"Paul is just an unbelievable leader, you know. The charisma just oozes out of him. He's an unbelievable player too. And to be doing what he is doing at the back end of his career is amazing. He's just an inspirational guy.
"He led, everyone else followed. He took the bull by the horns during the week and he really stepped it up. We had been really disappointed after Cardiff.
"But that's the kind of guy he is, he took control of us during the week and got us going, he got us ready."
And so Henshaw's interaction with the captain is necessarily different than that, say of a Murray or a Luke Fitzgerald; this is where captaincy requires not merely an iron will but an empathetic flexibility.
"Sometimes he'd talk to you a little," reveals Henshaw. "But it wouldn't all be that serious, he'd have a bit of banter with you and I kind of like that in a person.
"He is not too intense, he knows how to switch off and have the craic. It's not like he would have to sit me down and have a chat about nerves or anything like that. He knew I was dealing with it so well. All in all, he is just the ultimate leader. And the ultimate captain."
Rory Best, himself a leader of men at provincial level, knows the privilege of being amongst the officer corps of this team.
"You know what you're going to get with Paul," says the Ireland hooker, who knows that principles without the performances to back them up are utterly worthless.
O'Connell is a servant to his leadership skills, a slave to those principles that he espouses and which have marked him all his life.
"What he says is what he delivers. You look at his try there, that showed the crowd he is up for it and it sends out a message to everyone, the opposition but mostly ourselves.
"We were feeling sorry for ourselves but he has to move on and he expects everyone to deliver. He knew that level last week would not win us the championship."
When it came to the final reckoning itself, O'Connell's experience of countless European days provided him with the knowledge to negotiate the day.
"He just talked about performance," said Murray of O'Connell's final interventions before the match. "The first 10 minutes. The first contact. Your first moment. Then go on from there and try to build on it."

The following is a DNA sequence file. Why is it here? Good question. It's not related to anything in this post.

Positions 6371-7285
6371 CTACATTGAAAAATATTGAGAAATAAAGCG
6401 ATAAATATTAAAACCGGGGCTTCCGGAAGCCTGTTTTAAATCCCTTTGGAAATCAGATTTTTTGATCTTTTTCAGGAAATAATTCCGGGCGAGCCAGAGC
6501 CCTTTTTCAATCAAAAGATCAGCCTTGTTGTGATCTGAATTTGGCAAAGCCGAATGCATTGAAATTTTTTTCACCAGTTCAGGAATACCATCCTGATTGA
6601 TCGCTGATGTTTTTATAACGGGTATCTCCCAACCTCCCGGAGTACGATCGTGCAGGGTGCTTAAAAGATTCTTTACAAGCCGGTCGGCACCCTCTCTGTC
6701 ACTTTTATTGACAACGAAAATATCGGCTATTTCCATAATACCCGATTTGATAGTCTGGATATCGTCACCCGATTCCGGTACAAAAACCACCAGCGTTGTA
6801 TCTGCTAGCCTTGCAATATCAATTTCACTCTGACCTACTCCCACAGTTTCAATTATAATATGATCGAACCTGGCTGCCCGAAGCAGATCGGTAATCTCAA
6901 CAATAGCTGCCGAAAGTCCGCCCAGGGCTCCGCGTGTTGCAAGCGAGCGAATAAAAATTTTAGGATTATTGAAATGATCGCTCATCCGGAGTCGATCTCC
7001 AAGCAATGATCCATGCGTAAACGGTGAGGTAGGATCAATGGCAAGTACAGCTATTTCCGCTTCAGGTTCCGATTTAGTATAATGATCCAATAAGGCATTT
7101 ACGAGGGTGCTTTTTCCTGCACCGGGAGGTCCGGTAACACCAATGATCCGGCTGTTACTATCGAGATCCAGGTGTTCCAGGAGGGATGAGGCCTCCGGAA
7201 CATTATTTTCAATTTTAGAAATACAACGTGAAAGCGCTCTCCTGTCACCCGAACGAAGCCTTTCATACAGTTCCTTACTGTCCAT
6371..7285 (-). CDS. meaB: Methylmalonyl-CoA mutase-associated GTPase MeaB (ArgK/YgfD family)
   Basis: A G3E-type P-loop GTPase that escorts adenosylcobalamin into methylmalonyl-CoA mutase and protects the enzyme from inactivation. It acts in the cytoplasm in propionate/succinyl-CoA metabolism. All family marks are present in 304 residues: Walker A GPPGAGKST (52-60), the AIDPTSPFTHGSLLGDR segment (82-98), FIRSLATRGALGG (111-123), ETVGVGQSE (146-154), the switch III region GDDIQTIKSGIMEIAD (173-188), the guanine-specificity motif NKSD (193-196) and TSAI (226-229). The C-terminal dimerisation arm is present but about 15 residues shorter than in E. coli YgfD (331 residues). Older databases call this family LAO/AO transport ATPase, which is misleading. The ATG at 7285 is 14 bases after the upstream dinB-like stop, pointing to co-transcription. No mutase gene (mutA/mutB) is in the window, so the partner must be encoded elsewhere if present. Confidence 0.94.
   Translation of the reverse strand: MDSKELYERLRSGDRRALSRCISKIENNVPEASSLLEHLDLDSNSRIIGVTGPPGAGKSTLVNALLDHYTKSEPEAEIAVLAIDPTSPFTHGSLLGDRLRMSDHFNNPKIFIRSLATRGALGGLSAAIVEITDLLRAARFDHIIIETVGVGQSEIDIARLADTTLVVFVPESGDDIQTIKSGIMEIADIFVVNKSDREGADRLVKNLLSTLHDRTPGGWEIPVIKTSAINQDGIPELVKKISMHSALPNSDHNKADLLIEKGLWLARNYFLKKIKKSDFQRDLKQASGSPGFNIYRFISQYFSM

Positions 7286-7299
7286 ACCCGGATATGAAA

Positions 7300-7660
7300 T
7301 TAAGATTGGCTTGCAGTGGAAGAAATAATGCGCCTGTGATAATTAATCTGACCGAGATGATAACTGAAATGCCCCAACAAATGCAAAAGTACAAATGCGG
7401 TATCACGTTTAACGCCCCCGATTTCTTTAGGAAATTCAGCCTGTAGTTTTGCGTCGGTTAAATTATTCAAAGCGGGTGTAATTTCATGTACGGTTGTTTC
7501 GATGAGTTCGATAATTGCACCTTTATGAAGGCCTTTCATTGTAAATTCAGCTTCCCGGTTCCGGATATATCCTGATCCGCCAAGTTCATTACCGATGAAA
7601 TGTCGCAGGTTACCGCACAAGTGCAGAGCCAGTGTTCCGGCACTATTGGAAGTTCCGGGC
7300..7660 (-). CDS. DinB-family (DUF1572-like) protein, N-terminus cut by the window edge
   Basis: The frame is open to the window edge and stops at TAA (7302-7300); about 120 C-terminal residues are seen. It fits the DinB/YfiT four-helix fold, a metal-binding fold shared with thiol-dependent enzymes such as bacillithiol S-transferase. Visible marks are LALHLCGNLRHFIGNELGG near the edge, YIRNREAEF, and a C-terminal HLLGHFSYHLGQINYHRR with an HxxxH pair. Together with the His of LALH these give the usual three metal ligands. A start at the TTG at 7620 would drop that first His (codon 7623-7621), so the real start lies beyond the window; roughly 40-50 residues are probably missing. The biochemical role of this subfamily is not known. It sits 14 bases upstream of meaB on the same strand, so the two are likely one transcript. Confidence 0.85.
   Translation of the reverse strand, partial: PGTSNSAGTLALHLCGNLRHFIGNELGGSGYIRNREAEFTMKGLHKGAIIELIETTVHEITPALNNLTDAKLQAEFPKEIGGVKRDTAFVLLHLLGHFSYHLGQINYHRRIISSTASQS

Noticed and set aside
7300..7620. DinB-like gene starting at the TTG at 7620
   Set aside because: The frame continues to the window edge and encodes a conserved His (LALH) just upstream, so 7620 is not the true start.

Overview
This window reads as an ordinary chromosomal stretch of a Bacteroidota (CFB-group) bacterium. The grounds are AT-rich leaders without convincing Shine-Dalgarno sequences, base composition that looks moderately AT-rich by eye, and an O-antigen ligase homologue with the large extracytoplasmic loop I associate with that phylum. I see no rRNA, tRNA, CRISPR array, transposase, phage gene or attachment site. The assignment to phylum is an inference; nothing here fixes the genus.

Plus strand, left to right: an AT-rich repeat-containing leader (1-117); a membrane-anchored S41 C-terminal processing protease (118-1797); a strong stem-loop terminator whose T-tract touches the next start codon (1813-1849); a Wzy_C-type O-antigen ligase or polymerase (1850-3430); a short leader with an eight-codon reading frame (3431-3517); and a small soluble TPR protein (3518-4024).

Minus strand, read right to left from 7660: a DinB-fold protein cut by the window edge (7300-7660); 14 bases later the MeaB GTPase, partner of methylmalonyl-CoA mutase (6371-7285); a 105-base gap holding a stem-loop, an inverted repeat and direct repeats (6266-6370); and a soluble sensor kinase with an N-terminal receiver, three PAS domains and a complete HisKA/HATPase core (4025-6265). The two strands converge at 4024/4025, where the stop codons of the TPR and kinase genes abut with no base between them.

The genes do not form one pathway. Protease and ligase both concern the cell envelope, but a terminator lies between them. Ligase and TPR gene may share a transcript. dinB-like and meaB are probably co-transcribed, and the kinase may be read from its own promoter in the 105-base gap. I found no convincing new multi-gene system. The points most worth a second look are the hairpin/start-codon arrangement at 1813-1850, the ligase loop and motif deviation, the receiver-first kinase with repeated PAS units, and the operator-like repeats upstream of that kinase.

If it were in doubt, his stunning salvo as he bounded for the try-line reminded them of it. O'Connell, as well as being Ireland's oldest captain, is now also the oldest player to have scored a try in Irish colours; tries are a rare beast on his CV; his last came in 2006.
But the depth of its meaning provided more than the mere five points upon the scoreboard; it renewed belief in all who supported the Irish cause.
Scottish coach Vern Cotter tells us that every action in a game is a moment of truth. This was O'Connell's declaration of an unbending and unending will.
"He is a leader, he never quits," is Schmidt's description.
The Gospel according to Saint Paul. And his apostles remain a devoted tribe of believers.
"He is obviously an incredible leader and we're very lucky to have him," adds Murray. "I'd definitely like him to stay on, that's not a hard question."
"I imagine that a lot of people will be asking him to stay on," smiles Henshaw.
O'Connell's pride shines through.
"To win a championship any year is fantastic," he says. "I've spent a lot of years with this team and had close calls.
"I think we'd be very proud of what we've done in this championship, in terms of how we've addressed certain things in our performance, in attack, defence and our resolve to come out and produce a good performance like that after losing last week.
"I'm very proud of this squad over the last eight weeks."
O'Connell's pride of lionhearted men had returned the compliment in the best way possible in helping to deliver his country another momentous day of celebration.
Best puffs his cheeks.
"You run out of superlatives," says the Banbridge man. "It's hard not to picture himself going on forever."
Sporting mortality may be inevitable but O'Connell's feats of leadership will remain immortal within the hearts of the nation he so proudly represents.